Eighty percent of the 13 million Malawians live in rural areas, making delivering health services challenging, especially in remote parts with no roads. Photo courtesy of JSI/cStock.
BALAKA, Malawi — Saidi Masemba’s clinic is a small, two-room mud hut in central Malawi that serves approximately 3,000 local residents. He sees roughly 15-20 patients per day, usually children under 5 years old suffering from malnutrition, malaria, dehydration and diarrhea. In treating these preventable diseases, one of Masemba’s biggest setbacks is access to medication and supplies.
Often, he has to turn patients away or encourage them to come back at a later time to receive their necessary medication. This scenario is common in rural clinics, where supplies and medications are scarce, causing what is known as a “stock out.”
Health Surveillance Assistants (HSAs) receive training on the cStock system.
That’s why the Malawi Ministry of Health (MOH), in partnership with public health research organizations such as John Snow, Inc. (JSI), has developed a mobile health program called cStock. It’s part of a larger project with the goal of finding affordable, simple and sustainable supply chain solutions that address the unique challenges of community health workers.
cStock is a mobile text message-based reporting and web-based resupply system currently being used by more than 1,000 community health workers — commonly known as health surveillance assistants (HSAs) — for monitoring and managing community-level essential medicines and commodities for child health, family planning and HIV testing. In a 2010 Ministry of Health assessment, only 27 percent of HSAs had all the medicines they needed to treat pneumonia, diarrhea and malaria in stock on the day officials visited. HSAs live in the villages and are available day and night for patients to bring sick children to be treated quickly.
The mobile system allows HSAs to transmit information regarding their supply of 19 essential medicines to their local health center. The system is called cStock because it literally allows district and central level staff to “see” what medications and supplies are in stock at the community level. This transparency streamlines the needs of HSAs to their local health center, hopefully preventing future “stock outs” and improving relevant supply chains.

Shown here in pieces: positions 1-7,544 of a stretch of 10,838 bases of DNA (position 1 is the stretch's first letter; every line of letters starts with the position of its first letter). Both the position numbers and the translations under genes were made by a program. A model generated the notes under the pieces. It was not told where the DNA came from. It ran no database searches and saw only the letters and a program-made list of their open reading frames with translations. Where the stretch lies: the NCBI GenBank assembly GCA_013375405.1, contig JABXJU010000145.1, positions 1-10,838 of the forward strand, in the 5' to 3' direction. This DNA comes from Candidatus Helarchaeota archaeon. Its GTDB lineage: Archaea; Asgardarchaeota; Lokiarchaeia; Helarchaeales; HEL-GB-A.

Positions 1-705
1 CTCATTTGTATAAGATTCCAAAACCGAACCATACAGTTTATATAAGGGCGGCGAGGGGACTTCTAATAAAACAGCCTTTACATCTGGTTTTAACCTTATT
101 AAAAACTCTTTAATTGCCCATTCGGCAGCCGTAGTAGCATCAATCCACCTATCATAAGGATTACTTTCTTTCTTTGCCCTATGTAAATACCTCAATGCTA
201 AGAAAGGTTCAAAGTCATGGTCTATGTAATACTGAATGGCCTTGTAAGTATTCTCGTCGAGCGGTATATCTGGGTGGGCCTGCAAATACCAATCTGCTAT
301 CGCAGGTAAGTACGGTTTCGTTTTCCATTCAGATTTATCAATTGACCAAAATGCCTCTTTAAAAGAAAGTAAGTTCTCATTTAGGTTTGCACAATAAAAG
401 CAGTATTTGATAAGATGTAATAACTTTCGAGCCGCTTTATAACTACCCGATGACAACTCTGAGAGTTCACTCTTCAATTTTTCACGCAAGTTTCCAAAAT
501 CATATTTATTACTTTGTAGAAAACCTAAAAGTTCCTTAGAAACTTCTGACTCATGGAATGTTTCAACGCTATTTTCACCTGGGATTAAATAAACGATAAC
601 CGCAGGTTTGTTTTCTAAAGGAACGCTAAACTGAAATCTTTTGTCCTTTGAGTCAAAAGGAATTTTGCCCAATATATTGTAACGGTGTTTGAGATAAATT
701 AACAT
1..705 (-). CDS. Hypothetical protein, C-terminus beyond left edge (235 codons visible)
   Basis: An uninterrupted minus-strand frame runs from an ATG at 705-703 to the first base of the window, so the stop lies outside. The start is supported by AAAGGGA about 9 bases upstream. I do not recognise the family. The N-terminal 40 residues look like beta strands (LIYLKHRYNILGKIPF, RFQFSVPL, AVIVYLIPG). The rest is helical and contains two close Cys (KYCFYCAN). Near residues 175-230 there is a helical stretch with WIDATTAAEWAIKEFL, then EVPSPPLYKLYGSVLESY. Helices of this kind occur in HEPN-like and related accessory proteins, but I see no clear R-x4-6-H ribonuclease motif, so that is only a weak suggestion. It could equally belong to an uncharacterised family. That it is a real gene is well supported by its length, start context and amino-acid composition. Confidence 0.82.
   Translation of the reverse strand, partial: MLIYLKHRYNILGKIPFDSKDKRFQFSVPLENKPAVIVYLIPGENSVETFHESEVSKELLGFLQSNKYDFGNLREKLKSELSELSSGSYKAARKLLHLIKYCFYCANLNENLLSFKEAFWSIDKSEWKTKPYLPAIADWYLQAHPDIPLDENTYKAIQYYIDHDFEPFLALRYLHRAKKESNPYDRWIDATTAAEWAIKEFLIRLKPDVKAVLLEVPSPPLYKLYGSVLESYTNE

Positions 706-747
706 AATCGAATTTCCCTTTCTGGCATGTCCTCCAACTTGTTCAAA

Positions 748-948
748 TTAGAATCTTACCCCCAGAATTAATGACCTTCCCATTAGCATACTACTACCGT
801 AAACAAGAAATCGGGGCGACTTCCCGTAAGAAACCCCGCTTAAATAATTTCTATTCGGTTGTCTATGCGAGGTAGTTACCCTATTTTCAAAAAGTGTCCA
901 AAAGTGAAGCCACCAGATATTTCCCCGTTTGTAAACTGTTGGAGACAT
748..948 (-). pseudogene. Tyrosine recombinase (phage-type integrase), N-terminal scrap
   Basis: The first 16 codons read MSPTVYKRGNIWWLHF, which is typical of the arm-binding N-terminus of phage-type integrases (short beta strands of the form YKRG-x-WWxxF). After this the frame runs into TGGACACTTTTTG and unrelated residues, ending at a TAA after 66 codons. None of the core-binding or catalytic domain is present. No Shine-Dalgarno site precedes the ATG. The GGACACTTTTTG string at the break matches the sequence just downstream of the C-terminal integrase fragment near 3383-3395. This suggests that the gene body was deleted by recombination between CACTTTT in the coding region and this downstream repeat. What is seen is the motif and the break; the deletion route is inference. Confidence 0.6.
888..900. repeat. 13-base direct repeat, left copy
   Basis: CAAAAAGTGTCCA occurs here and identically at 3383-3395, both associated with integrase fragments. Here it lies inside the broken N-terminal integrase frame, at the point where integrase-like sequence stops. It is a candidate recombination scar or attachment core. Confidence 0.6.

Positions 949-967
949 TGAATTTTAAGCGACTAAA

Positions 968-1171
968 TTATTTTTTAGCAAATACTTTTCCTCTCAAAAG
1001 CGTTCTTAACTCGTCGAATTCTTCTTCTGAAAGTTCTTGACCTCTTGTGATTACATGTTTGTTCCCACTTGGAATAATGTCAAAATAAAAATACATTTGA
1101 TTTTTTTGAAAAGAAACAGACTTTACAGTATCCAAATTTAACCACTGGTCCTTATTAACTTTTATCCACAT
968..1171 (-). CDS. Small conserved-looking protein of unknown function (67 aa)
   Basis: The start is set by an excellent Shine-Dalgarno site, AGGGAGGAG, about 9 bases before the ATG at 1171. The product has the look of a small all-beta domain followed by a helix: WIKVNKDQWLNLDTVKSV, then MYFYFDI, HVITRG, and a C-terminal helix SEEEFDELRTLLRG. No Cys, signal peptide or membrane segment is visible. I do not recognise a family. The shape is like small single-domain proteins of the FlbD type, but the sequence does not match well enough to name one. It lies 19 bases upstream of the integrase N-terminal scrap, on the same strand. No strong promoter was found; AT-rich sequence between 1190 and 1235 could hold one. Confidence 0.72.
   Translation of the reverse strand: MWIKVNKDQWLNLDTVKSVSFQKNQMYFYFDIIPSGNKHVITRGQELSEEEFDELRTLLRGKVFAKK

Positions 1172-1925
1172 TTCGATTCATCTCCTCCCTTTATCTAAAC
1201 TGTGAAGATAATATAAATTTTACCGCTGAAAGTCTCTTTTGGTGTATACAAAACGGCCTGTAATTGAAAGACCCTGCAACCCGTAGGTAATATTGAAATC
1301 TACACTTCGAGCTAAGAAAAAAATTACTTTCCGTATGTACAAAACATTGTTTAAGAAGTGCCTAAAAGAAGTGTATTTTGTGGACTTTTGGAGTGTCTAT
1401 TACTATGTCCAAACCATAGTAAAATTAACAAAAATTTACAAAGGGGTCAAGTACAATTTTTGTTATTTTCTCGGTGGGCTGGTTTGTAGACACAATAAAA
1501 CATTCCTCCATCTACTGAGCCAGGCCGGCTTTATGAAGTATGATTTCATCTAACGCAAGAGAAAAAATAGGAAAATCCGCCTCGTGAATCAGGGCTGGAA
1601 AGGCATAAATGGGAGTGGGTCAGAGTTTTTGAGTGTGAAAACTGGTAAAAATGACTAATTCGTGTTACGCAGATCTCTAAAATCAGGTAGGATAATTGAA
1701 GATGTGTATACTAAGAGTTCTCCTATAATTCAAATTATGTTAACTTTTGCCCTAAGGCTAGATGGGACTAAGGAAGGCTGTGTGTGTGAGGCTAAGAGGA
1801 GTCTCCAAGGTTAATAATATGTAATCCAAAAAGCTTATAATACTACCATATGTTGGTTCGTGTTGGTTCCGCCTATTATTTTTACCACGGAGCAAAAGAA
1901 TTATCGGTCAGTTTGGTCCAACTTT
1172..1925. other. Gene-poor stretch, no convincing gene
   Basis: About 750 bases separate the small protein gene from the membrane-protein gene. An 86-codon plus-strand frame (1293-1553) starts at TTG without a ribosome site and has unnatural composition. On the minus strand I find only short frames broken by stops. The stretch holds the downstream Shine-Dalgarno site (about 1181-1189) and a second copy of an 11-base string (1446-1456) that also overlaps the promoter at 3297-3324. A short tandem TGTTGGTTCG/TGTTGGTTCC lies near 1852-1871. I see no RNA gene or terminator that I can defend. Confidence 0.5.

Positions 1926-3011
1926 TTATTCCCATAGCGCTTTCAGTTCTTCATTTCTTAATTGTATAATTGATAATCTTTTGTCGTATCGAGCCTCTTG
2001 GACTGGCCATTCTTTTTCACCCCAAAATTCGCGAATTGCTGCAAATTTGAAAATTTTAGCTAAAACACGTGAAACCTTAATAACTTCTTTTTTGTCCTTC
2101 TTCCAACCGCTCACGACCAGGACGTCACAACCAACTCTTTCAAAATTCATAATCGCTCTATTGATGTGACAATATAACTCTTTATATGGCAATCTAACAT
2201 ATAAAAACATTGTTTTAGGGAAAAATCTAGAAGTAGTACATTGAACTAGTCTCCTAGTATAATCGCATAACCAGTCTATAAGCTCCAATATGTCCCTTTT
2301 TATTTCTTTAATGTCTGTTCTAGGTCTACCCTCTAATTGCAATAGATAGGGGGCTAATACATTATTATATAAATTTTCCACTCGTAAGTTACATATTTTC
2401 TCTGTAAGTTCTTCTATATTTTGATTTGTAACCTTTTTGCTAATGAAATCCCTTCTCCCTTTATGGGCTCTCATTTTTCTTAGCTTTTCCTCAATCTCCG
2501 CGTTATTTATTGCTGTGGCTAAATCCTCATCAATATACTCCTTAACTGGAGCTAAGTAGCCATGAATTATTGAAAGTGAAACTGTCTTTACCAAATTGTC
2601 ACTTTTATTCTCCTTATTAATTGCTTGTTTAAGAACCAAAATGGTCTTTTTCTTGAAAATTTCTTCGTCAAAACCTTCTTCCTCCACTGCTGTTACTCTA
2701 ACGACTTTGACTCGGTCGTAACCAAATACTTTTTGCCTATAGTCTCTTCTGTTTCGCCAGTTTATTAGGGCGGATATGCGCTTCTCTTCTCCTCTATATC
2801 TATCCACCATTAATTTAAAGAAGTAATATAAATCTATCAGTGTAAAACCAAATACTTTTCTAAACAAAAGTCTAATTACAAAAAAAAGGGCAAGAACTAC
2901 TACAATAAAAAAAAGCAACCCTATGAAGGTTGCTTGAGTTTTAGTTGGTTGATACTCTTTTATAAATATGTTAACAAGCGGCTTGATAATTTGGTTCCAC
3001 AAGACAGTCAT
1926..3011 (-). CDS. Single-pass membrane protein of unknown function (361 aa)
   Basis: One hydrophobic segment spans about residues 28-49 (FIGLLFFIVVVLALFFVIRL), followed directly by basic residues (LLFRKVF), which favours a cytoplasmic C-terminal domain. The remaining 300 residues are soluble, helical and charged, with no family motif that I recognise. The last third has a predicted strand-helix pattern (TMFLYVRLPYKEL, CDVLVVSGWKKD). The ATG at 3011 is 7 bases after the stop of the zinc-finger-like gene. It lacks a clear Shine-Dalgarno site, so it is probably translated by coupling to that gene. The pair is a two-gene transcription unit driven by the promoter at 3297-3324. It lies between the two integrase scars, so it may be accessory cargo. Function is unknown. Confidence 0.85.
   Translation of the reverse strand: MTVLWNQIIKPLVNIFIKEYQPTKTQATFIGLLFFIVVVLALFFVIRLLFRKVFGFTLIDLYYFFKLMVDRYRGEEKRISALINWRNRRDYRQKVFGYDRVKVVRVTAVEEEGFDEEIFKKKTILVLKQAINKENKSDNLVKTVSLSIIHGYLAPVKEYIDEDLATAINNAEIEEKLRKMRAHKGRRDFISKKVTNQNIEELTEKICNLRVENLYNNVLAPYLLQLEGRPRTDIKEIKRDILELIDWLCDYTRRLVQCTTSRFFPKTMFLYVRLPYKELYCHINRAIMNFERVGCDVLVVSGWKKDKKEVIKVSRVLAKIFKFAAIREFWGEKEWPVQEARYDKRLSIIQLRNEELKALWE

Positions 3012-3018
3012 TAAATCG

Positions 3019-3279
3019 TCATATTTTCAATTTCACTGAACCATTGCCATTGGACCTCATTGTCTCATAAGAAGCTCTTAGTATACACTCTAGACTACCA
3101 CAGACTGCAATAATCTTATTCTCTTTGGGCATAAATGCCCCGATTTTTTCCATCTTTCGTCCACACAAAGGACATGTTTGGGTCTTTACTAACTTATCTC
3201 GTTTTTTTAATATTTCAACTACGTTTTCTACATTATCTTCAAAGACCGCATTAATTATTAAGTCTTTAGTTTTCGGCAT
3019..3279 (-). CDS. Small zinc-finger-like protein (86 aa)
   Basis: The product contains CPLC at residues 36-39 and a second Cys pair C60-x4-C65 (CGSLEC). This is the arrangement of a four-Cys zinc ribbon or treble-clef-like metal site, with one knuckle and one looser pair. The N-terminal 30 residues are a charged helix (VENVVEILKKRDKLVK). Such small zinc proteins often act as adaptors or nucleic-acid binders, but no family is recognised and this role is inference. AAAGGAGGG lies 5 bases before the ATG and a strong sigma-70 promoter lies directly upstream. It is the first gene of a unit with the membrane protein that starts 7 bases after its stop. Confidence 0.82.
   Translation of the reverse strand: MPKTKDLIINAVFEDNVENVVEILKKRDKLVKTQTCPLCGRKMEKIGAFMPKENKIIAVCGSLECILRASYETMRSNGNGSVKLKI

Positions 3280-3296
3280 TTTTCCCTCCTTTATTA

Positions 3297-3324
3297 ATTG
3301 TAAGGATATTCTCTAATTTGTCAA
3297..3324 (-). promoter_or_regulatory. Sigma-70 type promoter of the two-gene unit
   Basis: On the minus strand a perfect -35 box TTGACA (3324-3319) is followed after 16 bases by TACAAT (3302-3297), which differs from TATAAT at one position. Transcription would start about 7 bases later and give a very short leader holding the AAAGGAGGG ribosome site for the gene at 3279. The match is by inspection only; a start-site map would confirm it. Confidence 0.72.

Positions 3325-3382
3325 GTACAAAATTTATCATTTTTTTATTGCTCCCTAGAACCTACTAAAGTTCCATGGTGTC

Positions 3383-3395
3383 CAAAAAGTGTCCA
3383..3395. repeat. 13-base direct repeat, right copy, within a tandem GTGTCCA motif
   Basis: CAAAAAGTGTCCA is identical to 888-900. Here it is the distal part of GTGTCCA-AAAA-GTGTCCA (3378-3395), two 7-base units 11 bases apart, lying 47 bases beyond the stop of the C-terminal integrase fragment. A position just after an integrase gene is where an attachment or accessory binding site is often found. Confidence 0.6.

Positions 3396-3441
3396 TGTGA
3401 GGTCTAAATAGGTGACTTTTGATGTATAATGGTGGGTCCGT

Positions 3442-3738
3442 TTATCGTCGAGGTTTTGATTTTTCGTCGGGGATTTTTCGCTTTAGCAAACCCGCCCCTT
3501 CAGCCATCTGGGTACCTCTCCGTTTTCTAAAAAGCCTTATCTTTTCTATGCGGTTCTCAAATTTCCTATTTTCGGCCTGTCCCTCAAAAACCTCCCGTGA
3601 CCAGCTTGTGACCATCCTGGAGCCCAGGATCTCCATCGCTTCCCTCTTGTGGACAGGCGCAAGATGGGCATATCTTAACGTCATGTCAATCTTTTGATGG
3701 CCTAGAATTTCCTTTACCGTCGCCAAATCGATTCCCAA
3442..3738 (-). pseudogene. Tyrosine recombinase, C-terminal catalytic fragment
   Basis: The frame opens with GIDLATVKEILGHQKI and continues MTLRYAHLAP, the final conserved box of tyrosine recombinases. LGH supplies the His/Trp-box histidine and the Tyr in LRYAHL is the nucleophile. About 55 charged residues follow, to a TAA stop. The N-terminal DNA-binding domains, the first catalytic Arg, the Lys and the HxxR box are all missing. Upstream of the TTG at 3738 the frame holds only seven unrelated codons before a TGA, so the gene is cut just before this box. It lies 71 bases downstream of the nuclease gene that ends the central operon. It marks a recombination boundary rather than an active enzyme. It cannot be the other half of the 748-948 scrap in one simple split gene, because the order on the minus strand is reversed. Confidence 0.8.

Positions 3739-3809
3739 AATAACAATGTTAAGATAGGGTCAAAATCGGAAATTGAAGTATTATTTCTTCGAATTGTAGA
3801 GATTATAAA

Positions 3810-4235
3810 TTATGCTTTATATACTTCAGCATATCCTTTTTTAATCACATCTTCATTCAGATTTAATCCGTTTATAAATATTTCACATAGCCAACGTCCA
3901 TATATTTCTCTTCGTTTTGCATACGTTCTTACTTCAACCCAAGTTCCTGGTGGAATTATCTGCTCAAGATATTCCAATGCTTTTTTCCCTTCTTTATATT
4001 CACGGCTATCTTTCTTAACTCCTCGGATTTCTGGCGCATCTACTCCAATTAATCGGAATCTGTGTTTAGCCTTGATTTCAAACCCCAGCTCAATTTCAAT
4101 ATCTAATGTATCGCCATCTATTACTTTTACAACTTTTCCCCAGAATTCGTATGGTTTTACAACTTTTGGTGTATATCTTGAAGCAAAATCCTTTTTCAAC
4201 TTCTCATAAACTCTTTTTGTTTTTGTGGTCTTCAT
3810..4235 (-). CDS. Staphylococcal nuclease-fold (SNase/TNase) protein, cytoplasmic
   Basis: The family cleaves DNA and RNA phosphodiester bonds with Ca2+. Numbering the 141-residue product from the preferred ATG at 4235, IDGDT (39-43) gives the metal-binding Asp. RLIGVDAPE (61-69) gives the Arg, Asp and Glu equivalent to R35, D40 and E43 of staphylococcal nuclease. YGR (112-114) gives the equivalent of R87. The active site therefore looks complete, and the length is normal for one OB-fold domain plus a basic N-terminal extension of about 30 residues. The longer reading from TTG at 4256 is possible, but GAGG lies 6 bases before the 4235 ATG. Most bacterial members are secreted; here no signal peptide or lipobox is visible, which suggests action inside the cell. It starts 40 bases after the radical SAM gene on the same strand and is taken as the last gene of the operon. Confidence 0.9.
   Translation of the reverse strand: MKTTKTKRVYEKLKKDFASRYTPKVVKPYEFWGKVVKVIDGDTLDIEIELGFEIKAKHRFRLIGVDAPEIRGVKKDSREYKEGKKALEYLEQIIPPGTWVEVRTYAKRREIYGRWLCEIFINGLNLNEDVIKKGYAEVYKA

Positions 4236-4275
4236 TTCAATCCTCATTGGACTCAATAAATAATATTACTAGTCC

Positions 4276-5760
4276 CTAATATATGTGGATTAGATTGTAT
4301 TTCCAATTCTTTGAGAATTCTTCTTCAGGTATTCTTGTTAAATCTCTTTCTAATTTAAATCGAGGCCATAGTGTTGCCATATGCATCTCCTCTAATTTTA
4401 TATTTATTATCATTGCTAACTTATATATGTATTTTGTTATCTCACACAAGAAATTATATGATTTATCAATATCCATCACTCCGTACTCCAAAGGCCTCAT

By using mobile technology, health care workers such as Katanga are able to text their medication and supply needs to health centers on a bi-weekly schedule. “I used to turn patients away because I didn’t have the proper medication to treat even the simplest case of diarrhea,” Katanga said while visiting his small clinic. “Now that I’ve been trained to use cStock, I am hopeful that I won’t have to turn away the children and I can better serve my community.”
cStock is part of The Supply Chains for Community Case Management Project (SC4CCM), which is a five-year project aimed at identifying, testing and implementing interventions in supply chain management in three countries: Malawi, Rwanda and Ethiopia. SC4CCM has also trained more than 45 data collectors to use Java-enabled mobile phones equipped with data collection software to conduct assessments of community case management supply chains.
While cStock is improving access to medication and supplies on the rural and health center level, there are still challenges. Clinics are understaffed and overcrowded and electricity is not reliable, making it difficult for community health workers to have a steady and consistent charge on their phones.
But officials say these challenges are being addressed at the Ministry of Health level as qualified health workers are being trained and electrical infrastructure is a priority nationwide.
Masemba, for one, is grateful for his training, particularly given that one of his recent patients was his own son. “I ran out of rehydration salts last week but was able to get a new batch of medication yesterday,” he said.
This story is part of a series of reports on the impact of mobile technology and health in 10 African countries. For more, visit The Cheers Report.